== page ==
Even in defeat, the Washington Nationals lately had been trying to tout more positives than negatives. General manager Jim Bowden even went so far yesterday afternoon to insist his team is in a pennant race despite its last-place standing, the 6 1/2 games it trailed division-leading Florida and the four games standing between it and the fourth-place New York Mets.
That, of course, was before the Nationals went out and stunk up their new ballpark with perhaps their worst showing of the season, a 12-2 loss to the Philadelphia Phillies that had a crowd of 28,055 collectively groaning and booing before many headed to the exits well before the final out was recorded.
There were no positives for Washington to point to following this one, nothing to suggest things are better than they seem and that this team is on the verge of a breakthrough.
No, all the Nationals Park audience saw on a rainy evening was another substandard outing from left-hander Matt Chico (four runs allowed in five innings), another abysmal night at the plate for Washington’s meek-hitting outfield and a complete meltdown during an eight-run sixth inning that would have been laughable had it not been so embarrassing.
“Sometimes you don’t want to see that kind of inning that we had over there when we gave up the eight runs,” manager Manny Acta said. “But that’s part of the game. We played a 1-0 ballgame [Tuesday] night that we had a chance to win, and then we go out and get blown away in one inning today.”
The most pertinent development to emerge from the game was Chico’s inability to take advantage of what might have been his last chance to start for the Nationals. Banished to the bullpen two weeks ago with an 0-5 record, the 24-year-old was inserted back into the rotation last night to sub for Shawn Hill while the latter recovers from a cortisone shot in his ailing right elbow.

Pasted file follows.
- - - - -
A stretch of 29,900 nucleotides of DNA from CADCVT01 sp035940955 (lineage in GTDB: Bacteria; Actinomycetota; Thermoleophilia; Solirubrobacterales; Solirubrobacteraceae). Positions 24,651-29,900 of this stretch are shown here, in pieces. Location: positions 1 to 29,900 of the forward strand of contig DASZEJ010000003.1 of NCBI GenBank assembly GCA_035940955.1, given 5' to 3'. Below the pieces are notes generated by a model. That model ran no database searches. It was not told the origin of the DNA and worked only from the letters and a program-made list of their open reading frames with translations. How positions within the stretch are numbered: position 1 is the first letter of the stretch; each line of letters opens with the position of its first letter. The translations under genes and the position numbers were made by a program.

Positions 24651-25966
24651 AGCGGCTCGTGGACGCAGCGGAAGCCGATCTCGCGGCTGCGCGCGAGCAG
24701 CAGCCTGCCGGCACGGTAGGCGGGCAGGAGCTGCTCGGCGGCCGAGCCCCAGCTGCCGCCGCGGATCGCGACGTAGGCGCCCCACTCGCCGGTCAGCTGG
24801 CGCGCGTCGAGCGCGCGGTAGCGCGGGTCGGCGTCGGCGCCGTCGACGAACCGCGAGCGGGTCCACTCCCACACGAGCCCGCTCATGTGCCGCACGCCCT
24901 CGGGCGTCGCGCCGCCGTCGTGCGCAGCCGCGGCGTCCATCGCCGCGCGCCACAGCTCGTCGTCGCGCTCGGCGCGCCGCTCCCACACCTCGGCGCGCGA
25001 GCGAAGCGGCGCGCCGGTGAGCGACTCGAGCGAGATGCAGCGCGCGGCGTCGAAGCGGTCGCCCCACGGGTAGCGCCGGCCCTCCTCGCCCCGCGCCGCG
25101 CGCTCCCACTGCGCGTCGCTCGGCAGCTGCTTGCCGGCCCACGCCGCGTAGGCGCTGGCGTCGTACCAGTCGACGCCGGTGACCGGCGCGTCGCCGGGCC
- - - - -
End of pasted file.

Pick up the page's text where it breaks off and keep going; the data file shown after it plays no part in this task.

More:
Team officials tried to downplay the importance of the outing for Chico entering the game, but his ensuing performance (in which he was roughed up for seven hits, including three solo homers) gives the Nationals little reason to offer him another chance to start.
In 11 games now, eight of them starts, Chico is 0-6 with a 6.19 ERA. He has put 81 men on base over 48 innings, though he emerged last night feeling more encouraged than in previous outings because he avoided the temptation to put too much pressure on himself to perform.
“That’s what I was doing before,” he said. “This one I just really tried to relax, and I felt more relaxed than the other ones. I wasn’t pressing at all.”
Chico would have helped his cause, though, had he been able to keep the ball in the park instead of serving up three homers, including a towering shot by Ryan Howard on a hanging 0-2 slider in the fifth. The first of Howard’s two homers in the game landed in the second deck high above the right-center field fence, the first ball to reach such heights since Nationals Park opened.
“The pitch that kind of sucked the energy out of us was that 0-2 breaking ball he hung to Howard,” Acta said.
What little energy remained by the time the sixth inning rolled around quickly disintegrated when reliever Jesus Colome retired only one of seven batters faced. By the time the right-hander was yanked from the game, five runs had scored (two on an atrocious play in which right fielder Elijah Dukes fired wide to cutoff man Dmitri Young, who deflected the ball into the camera well next to the third-base dugout). Three runs wound up scoring.
“I have to say I had a bad day today,” said Colome, whose ERA jumped from 3.38 to 5.82. “I don’t remember the last game I had like that, maybe in 2003.”
The game was well out of hand by the time that eight-run sixth inning was completed, but the Nationals had plenty of chances earlier to make things competitive. They twice had a man on third with no outs in the first four innings, failing each time to push across a run.
The biggest culprit in those situations: Dukes, who struck out twice against Jamie Moyer as his season batting average dropped to .036 before he finally singled in the seventh.